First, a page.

Open enrollment is the best time of the year to find the best health insurance plans. But what is the best way to compare health insurance plans? It might not be the most interesting subject. Unfortunately, it’s a vital thing to do.
Keep reading to know more.
What is the Best Way to Compare Health Insurance Plans?
Comparing health insurance plans can be complicated. This post will help you feel confident about the options available. In that way, you can choose the right plan that meets your healthcare needs.
There’s no single way to compare the plans. Instead, there are several steps you need to follow to help you find a plan that perfectly fits your financial situation.
Read: What Health Insurance Plans have Silver Sneakers?
Compare Plan Networks
Each plan has its own network. Listed below are the main types of plan networks.
Health Maintenance Organization (HMO)
This is a type of plan that covers healthcare from doctors who are part of the plan. It means that when you seek medical care, it won’t pay for it if you go to an out-of-network hospital or doctor.
HMOs work in a particular geographic area. Thus, you need to be living or working in a service area.
The best thing about HMO is that it makes healthcare costs more affordable. The out-of-pocket expenses are also lower.
Unfortunately, because it’s restrictive to a service area, there’s not much flexibility.
Read: Health Insurance HMO
Preferred Provider Organization (PPO)
This plan contracts with hospitals and doctors to create a network of providers. The plan can cover doctors outside of the networks. However, even though it is covered, you’ll still pay more out of pocket.
PPO is ideal if you travel frequently. And if you get your health insurance through work, you can opt for this plan.
This type of plan has a reasonable choice of providers. But you need to verify the providers that can accept your plan before you undergo treatment.
Unfortunately, it is more expensive than HMOs.
Read: What Health Insurance Plans Cover Bariatric Surgery?
Exclusive Provider Organization (EPO)
This is a type of managed care plan. The services will only be covered if the doctors or hospitals are in the plan’s network. But during emergencies, the plan will cover out-of-network cots.
Even though EPOs work the same way as HMOs, they don’t require a primary care physician referral before you can see a specialist.
Thus, EPO is an ideal plan if you wish to see specialists without the hassle of getting a referral from your PCP. Then again, you need to settle for having limited healthcare providers.
The premiums are lower with EPO than with PPO. But the network is quite smaller. Furthermore, before you get medical services, you need to obtain pre-authorization from your provider.
Point of Service (POS)
It has some of the features of PPO and HMOs. The benefits are different according to in-network and out-of-network providers.
Compared to EPO, POS offers more providers. But referrals are needed to see a specialist.
Study the Metal Categories
Health insurance plans are available in metal categories. They are tiered based on their cost and coverage.
If you are qualified for cost-sharing reductions, you should pick a Silver plan.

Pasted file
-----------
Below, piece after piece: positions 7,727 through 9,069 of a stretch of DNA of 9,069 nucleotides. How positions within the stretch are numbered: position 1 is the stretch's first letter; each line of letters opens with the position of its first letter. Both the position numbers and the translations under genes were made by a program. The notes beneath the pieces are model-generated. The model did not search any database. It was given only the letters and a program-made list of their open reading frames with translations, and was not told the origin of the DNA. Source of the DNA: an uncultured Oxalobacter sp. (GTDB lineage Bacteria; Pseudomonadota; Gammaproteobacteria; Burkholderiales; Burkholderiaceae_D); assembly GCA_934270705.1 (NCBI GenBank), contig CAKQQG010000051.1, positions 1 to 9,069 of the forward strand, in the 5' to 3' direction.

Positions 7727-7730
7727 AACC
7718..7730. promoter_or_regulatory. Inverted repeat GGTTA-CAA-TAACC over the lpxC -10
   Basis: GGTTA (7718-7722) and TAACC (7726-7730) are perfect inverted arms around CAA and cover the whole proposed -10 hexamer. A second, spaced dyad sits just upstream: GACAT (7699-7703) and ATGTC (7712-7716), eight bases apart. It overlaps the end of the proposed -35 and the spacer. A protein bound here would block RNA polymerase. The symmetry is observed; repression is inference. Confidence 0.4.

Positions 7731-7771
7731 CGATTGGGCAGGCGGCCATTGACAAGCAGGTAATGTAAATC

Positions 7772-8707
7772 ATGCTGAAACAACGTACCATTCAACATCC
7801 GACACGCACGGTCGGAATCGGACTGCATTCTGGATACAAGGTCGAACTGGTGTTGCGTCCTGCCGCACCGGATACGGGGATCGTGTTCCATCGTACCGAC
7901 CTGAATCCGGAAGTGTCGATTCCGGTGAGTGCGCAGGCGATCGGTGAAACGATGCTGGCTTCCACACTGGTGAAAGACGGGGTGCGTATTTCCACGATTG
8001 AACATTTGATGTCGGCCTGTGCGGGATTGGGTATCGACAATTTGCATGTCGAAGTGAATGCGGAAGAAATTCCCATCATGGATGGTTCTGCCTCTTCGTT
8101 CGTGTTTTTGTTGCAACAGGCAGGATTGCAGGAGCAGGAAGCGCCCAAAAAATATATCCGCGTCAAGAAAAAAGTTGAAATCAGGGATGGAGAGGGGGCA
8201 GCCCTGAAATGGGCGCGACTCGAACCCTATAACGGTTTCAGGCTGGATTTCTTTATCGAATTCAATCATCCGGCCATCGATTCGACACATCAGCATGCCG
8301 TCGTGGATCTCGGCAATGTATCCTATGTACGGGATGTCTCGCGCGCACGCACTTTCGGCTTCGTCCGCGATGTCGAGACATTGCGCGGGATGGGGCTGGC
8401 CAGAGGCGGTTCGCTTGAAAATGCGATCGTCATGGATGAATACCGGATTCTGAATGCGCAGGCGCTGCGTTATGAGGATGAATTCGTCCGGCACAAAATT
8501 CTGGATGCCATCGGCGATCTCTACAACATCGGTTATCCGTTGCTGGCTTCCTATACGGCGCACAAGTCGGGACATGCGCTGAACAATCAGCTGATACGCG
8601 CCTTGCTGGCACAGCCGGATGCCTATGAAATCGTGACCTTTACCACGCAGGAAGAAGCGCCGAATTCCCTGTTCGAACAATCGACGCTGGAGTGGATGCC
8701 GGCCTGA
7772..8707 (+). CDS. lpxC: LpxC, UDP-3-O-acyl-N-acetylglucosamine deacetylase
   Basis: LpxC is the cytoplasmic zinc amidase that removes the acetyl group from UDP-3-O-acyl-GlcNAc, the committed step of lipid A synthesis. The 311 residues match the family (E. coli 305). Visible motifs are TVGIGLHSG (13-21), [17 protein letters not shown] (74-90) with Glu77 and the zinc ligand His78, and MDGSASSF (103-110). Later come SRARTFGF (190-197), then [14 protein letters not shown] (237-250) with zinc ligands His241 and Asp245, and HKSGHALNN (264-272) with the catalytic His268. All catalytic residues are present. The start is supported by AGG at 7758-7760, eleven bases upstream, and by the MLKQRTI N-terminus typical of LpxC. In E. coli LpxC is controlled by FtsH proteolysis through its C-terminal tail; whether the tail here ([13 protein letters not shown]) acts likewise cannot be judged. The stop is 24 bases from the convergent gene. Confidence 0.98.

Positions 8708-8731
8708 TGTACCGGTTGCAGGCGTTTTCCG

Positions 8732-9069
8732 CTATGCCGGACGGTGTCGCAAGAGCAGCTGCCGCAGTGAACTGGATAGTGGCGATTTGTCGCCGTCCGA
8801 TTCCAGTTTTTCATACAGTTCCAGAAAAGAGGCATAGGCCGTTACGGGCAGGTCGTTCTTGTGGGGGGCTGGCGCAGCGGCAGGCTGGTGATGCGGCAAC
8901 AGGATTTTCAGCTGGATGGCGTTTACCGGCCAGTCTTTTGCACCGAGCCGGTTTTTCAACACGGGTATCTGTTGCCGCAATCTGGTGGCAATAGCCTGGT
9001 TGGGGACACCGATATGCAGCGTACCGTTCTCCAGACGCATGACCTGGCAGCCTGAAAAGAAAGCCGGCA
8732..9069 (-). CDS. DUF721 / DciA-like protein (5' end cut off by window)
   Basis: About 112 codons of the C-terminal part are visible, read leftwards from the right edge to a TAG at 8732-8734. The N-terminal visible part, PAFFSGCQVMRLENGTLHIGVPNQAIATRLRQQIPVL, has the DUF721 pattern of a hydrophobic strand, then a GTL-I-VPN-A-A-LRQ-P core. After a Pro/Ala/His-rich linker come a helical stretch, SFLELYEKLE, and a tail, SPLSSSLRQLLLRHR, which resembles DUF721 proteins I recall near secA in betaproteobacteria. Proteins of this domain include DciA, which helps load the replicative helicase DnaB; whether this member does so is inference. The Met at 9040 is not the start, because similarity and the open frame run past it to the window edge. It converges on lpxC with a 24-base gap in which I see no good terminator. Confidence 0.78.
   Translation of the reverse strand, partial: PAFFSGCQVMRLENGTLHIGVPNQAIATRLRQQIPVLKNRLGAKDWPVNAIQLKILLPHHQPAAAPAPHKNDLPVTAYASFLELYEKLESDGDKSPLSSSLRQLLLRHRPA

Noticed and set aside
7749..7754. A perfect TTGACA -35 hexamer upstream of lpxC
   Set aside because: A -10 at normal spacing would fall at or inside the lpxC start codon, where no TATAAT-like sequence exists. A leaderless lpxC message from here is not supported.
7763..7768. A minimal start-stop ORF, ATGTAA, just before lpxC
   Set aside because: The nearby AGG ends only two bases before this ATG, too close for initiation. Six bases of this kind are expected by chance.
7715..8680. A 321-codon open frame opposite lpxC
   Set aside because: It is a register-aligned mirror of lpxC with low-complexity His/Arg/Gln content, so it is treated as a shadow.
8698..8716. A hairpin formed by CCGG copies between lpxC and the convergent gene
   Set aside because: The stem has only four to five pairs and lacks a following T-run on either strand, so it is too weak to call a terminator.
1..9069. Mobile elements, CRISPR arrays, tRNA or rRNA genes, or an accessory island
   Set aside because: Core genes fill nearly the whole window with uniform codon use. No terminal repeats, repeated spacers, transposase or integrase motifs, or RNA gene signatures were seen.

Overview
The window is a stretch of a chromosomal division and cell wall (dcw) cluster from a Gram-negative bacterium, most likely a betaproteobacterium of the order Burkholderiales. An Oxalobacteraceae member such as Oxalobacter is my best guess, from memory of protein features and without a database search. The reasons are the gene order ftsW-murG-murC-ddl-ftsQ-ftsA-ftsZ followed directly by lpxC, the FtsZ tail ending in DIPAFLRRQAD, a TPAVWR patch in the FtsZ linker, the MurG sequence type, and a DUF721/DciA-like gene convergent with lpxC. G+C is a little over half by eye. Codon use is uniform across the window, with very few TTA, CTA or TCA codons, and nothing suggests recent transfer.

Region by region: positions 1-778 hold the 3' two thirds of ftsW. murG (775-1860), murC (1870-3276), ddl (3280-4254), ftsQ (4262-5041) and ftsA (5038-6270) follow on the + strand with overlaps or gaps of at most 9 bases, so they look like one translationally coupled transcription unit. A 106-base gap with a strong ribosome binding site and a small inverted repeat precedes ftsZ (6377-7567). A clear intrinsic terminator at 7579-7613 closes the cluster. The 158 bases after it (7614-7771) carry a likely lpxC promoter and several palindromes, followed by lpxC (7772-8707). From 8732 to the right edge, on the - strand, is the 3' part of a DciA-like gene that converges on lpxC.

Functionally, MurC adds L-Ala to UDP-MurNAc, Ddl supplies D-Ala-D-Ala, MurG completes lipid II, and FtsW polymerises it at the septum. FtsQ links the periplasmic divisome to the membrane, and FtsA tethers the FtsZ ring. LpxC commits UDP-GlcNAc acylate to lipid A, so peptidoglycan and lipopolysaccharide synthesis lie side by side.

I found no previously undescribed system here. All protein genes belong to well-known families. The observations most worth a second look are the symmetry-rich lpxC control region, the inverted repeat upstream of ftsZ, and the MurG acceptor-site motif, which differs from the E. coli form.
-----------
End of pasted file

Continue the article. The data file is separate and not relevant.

Plans in every metal provide free preventive care and discounted healthcare services before meeting your deductibles.
Among the options, Bronze plans have the most affordable monthly premiums. Because they have the lowest monthly premiums, expect to be high out-of-pocket costs.
When it comes to health insurance plans, the more you pay in premiums, the less out of pocket costs you need to deal with.
However, just because having higher premiums makes your out-of-pocket costs lower it doesn’t mean that these plans are the most ideal for you. It still depends on your health condition.
If you are overall healthy and you don’t need to seek regular medical treatment or services, then getting a plan with a lower premium but a higher out-of-pocket cost is ideal.
On the other hand, if you need medical treatments frequently, then make sure to opt for a plan with high premiums.
Compare Costs of the Plan
When you have health insurance plans, you need to handle various expenses. In addition to the monthly premium, there are other out-of-pocket costs you need to deal with.
- Deductible. This is the amount you have to settle before your plan pays for your care.
- Copay. It’s an amount of money you have to pay each time you visit your doctor.
- Coinsurance. It’s the percentage of service you must pay after you meet your deductible for the year.
- Out-of-pocket maximum. This is the maximum amount you pay on your own. For instance, if the plan has a maximum OOP cost of $6,000 and you reach such an amount, the insurer will pay everything during the rest of the year. It’s important to note that not all plans have an out-of-pocket maximum. Because of its advantage, you may consider a plan that comes with this feature.
There are various ways to save money on health insurance. One of them is to open high-deductible health plans. This includes a low monthly premium.
However, this is only ideal if you don’t regularly use medical services.
Furthermore, this plan is ideal if you wish to obtain a health savings account. With HSA, you can set aside money to pay for qualified healthcare expenses. The money is tax-free. But it has to be used for your medical expense.
A high-deductible plan is categorized as a plan with a deductible of $1,400.
Read: What Health Insurance Plans Qualify for HSA?
Get an Expert Help
health insurance plans can protect your finances. They can also save you from drowning in debt because of your medical condition. When you have the right health insurance plan, you have something to lean on when your health condition worsens.
What is the best way to compare health insurance plans? There’s no one way to compare them. There are several steps you must consider when studying the available plans.
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